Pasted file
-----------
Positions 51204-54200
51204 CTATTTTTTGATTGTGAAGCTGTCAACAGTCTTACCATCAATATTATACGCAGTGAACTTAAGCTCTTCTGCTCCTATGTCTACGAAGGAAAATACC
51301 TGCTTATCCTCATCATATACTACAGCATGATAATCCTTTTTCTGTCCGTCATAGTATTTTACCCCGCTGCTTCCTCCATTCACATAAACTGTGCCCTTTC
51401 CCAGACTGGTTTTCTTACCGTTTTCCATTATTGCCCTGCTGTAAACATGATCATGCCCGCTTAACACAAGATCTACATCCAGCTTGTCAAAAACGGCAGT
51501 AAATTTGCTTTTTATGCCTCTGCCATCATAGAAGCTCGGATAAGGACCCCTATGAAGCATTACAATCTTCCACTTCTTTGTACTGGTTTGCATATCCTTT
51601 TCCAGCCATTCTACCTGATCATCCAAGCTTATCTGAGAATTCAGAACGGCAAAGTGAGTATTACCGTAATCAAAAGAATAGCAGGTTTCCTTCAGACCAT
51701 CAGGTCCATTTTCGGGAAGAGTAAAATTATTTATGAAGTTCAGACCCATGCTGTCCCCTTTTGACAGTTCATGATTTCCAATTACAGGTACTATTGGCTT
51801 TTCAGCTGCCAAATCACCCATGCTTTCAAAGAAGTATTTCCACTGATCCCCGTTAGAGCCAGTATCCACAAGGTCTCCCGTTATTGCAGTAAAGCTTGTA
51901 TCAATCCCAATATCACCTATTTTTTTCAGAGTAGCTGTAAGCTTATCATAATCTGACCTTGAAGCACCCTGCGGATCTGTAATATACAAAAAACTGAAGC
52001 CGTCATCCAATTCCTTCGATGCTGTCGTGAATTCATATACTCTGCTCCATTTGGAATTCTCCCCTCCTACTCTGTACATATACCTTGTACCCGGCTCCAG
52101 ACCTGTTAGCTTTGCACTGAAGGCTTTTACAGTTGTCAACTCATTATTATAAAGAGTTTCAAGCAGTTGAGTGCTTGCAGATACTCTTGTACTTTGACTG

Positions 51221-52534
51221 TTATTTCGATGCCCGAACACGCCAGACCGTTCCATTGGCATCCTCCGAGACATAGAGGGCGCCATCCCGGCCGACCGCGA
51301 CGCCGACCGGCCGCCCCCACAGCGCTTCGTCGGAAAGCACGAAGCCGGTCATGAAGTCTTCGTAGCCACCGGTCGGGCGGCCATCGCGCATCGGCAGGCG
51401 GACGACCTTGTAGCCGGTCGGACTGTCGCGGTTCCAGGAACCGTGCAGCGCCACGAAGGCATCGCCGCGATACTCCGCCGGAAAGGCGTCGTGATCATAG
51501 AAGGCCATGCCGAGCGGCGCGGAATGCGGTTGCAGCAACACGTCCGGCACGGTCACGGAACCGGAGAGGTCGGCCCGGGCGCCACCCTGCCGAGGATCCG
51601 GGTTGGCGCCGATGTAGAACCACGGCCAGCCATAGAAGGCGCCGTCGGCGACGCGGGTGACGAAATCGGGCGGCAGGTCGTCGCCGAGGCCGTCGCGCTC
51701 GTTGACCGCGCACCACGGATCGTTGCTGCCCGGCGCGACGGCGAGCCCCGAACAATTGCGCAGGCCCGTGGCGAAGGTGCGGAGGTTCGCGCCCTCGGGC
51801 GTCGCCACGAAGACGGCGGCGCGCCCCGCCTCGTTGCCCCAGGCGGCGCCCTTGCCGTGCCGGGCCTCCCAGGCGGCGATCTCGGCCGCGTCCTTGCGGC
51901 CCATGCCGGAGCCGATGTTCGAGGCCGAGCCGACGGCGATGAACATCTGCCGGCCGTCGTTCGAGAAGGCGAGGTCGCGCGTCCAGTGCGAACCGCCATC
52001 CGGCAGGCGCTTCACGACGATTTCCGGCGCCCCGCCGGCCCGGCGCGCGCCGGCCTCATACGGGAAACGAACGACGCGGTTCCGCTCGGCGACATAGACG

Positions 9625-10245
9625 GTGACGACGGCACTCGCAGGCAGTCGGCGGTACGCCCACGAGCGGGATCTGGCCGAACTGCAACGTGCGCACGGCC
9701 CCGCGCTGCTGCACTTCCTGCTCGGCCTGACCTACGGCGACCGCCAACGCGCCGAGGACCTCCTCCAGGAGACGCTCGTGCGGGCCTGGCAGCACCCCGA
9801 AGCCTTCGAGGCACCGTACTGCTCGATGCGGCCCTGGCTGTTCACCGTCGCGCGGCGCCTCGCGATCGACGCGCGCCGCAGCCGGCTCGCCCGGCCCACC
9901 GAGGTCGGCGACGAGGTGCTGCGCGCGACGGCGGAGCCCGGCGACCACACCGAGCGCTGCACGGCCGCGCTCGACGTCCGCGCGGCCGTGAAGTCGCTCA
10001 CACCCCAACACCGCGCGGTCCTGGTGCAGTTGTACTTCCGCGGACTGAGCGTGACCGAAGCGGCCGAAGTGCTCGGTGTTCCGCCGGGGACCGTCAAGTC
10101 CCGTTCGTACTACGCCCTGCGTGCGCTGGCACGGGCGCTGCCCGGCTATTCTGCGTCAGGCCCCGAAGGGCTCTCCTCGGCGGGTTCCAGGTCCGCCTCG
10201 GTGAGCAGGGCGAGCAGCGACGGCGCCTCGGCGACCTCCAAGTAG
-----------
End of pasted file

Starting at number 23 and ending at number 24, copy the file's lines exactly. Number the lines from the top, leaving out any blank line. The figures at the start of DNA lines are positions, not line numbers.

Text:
9625 GTGACGACGGCACTCGCAGGCAGTCGGCGGTACGCCCACGAGCGGGATCTGGCCGAACTGCAACGTGCGCACGGCC
9701 CCGCGCTGCTGCACTTCCTGCTCGGCCTGACCTACGGCGACCGCCAACGCGCCGAGGACCTCCTCCAGGAGACGCTCGTGCGGGCCTGGCAGCACCCCGA